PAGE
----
I especially see this in our kids today. How is it that grammar school students could be worrying more about a mass shooting at their school than the peer pressure of fitting in? Or that middle school students can fret about what sex they are, or what sex they should be? A recent study by the Journal of Depression and Anxiety found that  “3 out of 4 college students say they’re stressed and many report suicidal thoughts.” Suicide among all age groups is on the increase. The U.S. suicide rate has risen by 30 percent since 1999. The list goes on. The anxiety associated with living in today’s world is literally killing us. Is this surprising news? It is not when I look at the world we are living in today.


We planted a red rose bush in our front yard when my mom passed away in January of 2007. Mom absolutely LOVED the color red. That rose bush has been in full bloom every June on her birthday since. It has been remarkable. I believe God sent it as a reminder to me to STOP and smell the roses in her memory. Too often I zoom in or out of our driveway too hurried or preoccupied to take notice.

When I was growing up in Corona del Mar in the 1960s I don’t think the word “stress” was in my vocabulary. Today my kids tell me that stress is in their DNA. It is unavoidable. We could list a hundred reasons for it; it’s a byproduct of living in today’s world. According to the National Alliance for Mental Illness (NAMI), “approximately one in five adults in the U.S. (46.6 million) experiences mental illness in a given year”. That’s 20% of us! To quote Daniel Amen M.D.,

“Your mental health is just as important as your physical health.”

Slapping more resin and fiberglass on the surface may simply be disguising the deeper issues below. So much can seem wrong, even the most optimistic person can get down from so much stress. Having Marathon Faith is helpful, but that is the long-term view. We need a way to get through today!

Being Present
Steven Curtis Chapman was on to something when he released the hit song
Next 5 Minutes” in 1999:

“I’m living the next 5 minutes
Like these are my last 5 minutes,
‘Cause I know the next 5 minutes
May be all I have”

A valuable tool for dealing with stress is learning to pay attention to this very moment. “Being present”, is a phrase for nonjudgmentally allowing yourself to experience the here and now. Another common term is mindfulness, which Wikipedia defines as,

“Mindfulness is the psychological process of bringing one’s attention to experiences occurring in the present moment, which one can develop through the practice of meditation and through other training.”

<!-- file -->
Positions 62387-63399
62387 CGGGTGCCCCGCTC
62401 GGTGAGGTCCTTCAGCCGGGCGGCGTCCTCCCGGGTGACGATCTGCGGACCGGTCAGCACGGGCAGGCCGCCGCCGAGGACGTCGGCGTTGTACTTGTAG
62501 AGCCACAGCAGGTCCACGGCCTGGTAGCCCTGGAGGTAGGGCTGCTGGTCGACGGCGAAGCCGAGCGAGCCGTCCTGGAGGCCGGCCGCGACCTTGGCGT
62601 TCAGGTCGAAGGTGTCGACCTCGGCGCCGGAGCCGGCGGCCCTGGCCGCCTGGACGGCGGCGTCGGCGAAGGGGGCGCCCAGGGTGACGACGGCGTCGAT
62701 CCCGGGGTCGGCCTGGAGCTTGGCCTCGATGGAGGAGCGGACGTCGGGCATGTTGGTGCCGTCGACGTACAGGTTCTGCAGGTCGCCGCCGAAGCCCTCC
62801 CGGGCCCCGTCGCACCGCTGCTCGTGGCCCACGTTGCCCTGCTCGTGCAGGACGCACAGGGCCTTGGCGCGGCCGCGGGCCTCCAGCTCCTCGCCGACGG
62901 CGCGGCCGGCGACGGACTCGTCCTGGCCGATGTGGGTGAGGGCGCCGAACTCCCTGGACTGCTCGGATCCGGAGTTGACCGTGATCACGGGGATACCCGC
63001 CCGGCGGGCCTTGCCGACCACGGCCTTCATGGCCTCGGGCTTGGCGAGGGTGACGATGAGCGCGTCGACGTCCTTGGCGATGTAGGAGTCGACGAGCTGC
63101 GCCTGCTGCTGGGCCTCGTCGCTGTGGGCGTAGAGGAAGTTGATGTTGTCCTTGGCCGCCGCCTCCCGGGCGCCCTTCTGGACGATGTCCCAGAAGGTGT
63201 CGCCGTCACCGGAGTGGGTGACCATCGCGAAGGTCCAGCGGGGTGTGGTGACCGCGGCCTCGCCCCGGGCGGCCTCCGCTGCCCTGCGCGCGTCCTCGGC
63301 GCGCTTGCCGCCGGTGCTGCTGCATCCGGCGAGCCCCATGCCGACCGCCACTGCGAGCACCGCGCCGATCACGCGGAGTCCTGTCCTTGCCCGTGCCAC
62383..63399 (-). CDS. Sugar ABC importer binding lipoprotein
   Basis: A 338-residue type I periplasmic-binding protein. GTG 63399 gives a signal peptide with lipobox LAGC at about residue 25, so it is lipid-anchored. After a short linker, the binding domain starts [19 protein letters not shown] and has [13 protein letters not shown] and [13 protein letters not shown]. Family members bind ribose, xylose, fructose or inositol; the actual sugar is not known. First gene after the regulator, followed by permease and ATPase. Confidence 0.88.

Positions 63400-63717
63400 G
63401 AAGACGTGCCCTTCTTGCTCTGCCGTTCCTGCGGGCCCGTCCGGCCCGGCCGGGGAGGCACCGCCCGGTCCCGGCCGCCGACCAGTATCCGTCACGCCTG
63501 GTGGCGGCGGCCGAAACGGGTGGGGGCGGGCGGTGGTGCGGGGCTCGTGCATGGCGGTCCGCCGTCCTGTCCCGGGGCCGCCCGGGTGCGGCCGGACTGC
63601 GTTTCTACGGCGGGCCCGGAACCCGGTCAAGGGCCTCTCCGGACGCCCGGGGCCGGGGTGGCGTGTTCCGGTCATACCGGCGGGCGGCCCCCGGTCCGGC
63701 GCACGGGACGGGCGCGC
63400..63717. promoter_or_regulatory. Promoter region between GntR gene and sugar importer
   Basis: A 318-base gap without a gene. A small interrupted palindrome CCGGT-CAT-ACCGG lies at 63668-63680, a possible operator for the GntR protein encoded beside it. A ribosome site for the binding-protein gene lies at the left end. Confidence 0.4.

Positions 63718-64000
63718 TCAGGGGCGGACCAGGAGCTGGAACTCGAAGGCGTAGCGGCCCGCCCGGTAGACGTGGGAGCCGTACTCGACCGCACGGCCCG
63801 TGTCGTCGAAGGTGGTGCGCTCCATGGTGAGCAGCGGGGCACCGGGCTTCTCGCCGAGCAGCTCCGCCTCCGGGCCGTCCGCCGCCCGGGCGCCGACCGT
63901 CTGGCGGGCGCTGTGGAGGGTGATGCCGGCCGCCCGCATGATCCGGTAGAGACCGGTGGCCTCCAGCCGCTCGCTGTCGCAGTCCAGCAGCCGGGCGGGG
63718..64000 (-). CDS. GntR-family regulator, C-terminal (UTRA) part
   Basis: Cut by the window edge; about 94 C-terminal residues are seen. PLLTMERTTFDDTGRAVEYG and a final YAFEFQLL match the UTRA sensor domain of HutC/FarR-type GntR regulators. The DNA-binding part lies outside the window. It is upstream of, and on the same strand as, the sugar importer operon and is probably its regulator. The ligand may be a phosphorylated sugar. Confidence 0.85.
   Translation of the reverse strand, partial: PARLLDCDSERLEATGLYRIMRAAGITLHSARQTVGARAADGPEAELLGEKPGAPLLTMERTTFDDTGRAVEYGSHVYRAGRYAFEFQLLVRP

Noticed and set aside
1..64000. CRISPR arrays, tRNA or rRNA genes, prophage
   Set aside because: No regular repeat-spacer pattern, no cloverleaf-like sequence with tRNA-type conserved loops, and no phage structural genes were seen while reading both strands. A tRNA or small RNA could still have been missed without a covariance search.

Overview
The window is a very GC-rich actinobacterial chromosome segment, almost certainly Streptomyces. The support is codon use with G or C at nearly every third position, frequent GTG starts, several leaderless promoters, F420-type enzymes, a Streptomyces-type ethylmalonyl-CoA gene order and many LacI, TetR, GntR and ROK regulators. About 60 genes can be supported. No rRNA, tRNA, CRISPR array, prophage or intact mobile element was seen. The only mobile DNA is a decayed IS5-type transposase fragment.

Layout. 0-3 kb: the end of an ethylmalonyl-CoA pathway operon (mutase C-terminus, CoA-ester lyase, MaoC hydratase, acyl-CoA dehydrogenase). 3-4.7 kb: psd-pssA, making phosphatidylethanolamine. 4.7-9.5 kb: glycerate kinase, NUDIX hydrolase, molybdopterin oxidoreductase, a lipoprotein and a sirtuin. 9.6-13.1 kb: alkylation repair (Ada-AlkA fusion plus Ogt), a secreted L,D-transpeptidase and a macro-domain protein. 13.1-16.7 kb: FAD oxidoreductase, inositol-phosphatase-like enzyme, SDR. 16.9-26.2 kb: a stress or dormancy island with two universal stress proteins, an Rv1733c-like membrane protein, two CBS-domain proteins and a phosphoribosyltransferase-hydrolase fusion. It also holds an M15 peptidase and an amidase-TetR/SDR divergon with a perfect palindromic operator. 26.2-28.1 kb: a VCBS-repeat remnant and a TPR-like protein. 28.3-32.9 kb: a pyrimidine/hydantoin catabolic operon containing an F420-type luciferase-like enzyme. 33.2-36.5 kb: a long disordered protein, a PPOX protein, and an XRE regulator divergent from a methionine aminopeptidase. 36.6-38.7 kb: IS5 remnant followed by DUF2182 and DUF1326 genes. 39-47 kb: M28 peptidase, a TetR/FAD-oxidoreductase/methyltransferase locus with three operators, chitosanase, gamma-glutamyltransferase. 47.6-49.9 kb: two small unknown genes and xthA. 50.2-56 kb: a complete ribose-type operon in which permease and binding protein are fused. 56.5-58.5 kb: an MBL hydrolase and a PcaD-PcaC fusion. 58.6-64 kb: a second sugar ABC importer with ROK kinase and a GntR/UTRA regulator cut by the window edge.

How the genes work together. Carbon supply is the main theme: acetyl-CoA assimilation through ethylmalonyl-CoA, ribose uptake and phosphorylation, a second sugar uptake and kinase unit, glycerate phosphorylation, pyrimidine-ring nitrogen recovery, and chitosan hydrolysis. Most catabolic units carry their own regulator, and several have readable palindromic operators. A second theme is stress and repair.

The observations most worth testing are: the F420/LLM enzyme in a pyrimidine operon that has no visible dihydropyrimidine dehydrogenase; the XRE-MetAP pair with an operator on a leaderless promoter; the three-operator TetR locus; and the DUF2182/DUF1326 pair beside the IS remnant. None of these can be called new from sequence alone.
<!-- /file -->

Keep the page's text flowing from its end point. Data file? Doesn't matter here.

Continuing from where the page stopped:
The awareness that can emerge from paying attention to the present moment can be life-altering. Even if it’s just for 5 minutes a day, it can make a world of difference. There is plenty to read from a wealth of books written on this subject. A couple of my favorites are mentioned below (see “Resources”). However, when stress is overwhelming me, the Bible is one place I turn for comfort. The Book of Psalms in the Old Testament is often referred to as the book of human emotions. Every experience of man’s heart is reflected in this book. In the words of Ray Stedman:

In times of struggle and persecution, in times of deep personal distress, in times of great overflowing joy, there is nothing like the Psalms to match the experience of the heart.

“Be still, and know that I am God.”
Psalm 46:10

Sitting
“Sitting” is a simple form of meditation I often recommend to my coaching clients as a practice for finding rest in their hectic lives. I sit almost every day early in the morning so I can ensure my time is private and quiet. This time in solitude is often a highlight of my day. I make a cup of green tea and then retreat into my sanctuary. Sitting centers me and calms my heart for whatever God has in store. It reminds me of what is important and helps to cool any emotions that might be bubbling over on my stovetop. I come out of these sessions feeling refreshed and encouraged with a sense of purpose around the upcoming day.

Toni Packer describes sitting in The Work of This Moment”,

“Sitting quietly, doing nothing, not knowing what is next and not concerned with what was or what may be next, a new mind is operating that is not connected with the conditioned past and yet perceives and understands the whole mechanism of conditioning. It is the unmasking of the self that is nothing but masks — images, memories of past experiences, fears, hopes, and the ceaseless demand to be something or become somebody.”

I discovered the sitting practice in my New Ventures West (NVW) Integral Coaching class. Our instructor Steve March requested that we spend thirty minutes a day sitting for the entire year of our training to help us learn to be present. Thirty minutes a day seemed far-fetched to me at that point of our training (“30 minutes? ARE YOU KIDDING ME!?”). I am not one to sit idly.